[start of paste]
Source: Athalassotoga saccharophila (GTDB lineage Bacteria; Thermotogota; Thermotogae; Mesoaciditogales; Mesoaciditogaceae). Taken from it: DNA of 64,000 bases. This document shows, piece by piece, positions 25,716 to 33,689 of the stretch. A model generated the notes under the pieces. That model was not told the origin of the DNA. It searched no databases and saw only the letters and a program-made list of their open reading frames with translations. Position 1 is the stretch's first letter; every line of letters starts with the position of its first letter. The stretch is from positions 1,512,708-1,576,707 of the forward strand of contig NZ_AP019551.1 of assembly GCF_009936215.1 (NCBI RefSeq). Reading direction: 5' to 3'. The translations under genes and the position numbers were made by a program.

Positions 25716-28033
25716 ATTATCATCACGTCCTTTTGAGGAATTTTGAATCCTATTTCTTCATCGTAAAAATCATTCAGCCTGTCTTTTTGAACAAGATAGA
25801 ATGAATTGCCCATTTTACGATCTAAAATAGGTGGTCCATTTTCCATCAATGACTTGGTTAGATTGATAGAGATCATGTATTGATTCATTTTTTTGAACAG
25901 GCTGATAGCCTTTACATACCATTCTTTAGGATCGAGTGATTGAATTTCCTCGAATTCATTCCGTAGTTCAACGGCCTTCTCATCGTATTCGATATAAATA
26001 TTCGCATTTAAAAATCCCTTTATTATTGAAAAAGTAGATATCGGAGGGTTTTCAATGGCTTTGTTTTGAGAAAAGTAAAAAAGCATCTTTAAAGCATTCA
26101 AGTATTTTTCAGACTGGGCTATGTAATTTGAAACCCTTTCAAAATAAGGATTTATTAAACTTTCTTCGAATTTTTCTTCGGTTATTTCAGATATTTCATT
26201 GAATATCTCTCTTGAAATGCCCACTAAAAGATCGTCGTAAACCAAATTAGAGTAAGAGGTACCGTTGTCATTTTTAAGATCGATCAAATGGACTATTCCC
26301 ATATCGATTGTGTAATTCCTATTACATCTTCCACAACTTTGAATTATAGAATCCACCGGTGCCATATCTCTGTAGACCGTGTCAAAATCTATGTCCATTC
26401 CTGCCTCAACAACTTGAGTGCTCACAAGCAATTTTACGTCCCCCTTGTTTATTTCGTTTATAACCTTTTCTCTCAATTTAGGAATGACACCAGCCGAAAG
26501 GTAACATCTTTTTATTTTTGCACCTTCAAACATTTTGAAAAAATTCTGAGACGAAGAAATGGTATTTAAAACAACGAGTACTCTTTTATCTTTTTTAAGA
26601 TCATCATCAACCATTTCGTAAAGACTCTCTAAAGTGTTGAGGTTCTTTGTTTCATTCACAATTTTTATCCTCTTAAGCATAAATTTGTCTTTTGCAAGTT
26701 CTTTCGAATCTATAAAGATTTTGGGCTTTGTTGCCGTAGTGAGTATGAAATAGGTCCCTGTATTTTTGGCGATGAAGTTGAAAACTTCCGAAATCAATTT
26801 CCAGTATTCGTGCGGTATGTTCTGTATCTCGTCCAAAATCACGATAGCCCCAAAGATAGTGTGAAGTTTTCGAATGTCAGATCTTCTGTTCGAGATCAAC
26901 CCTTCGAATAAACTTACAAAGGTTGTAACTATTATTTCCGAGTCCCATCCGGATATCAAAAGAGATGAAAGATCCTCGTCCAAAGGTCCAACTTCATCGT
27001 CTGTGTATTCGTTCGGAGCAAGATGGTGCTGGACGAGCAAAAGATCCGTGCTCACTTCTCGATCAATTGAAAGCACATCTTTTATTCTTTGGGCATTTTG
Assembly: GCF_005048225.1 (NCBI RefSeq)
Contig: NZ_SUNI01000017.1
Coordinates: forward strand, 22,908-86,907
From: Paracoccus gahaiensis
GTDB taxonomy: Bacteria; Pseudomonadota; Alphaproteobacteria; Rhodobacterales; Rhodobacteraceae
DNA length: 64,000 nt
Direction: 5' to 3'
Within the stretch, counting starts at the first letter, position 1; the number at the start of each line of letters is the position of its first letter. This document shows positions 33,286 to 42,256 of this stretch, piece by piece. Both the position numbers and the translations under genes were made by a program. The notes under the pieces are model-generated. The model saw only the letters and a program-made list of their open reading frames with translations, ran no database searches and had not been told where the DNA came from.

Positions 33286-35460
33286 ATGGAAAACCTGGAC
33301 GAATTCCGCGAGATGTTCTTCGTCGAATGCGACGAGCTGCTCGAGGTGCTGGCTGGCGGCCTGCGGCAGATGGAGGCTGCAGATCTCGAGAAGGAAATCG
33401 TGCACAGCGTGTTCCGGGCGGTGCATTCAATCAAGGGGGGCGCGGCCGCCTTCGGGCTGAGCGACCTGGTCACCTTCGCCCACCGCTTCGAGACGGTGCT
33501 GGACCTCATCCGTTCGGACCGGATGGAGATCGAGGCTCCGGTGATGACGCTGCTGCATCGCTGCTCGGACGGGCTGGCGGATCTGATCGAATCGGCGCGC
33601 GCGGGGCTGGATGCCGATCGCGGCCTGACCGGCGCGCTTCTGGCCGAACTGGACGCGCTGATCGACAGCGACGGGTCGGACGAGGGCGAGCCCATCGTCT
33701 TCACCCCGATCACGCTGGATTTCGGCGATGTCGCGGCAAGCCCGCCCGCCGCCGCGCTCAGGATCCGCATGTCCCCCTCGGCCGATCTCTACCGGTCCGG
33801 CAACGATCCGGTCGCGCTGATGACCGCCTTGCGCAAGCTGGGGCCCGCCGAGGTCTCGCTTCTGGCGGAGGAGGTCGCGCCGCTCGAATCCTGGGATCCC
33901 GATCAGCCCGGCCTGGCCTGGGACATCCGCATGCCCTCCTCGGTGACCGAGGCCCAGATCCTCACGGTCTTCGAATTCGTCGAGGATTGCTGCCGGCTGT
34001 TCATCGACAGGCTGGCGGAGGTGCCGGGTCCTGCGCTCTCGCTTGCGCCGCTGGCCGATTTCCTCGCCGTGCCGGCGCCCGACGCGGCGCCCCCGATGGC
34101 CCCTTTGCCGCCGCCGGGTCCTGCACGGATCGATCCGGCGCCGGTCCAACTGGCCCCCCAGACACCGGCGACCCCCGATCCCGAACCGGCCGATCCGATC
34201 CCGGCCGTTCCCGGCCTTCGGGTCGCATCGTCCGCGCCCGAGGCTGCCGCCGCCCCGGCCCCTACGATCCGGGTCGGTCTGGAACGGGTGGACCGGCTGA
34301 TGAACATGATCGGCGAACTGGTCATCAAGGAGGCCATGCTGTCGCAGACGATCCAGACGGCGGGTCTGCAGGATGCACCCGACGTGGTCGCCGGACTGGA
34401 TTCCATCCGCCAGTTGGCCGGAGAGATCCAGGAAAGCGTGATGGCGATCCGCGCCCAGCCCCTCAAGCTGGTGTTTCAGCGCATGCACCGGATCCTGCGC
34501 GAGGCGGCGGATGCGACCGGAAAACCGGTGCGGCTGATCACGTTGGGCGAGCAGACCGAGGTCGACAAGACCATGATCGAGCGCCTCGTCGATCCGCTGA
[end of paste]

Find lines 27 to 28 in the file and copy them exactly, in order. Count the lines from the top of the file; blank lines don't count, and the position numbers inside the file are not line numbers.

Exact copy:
33301 GAATTCCGCGAGATGTTCTTCGTCGAATGCGACGAGCTGCTCGAGGTGCTGGCTGGCGGCCTGCGGCAGATGGAGGCTGCAGATCTCGAGAAGGAAATCG
33401 TGCACAGCGTGTTCCGGGCGGTGCATTCAATCAAGGGGGGCGCGGCCGCCTTCGGGCTGAGCGACCTGGTCACCTTCGCCCACCGCTTCGAGACGGTGCT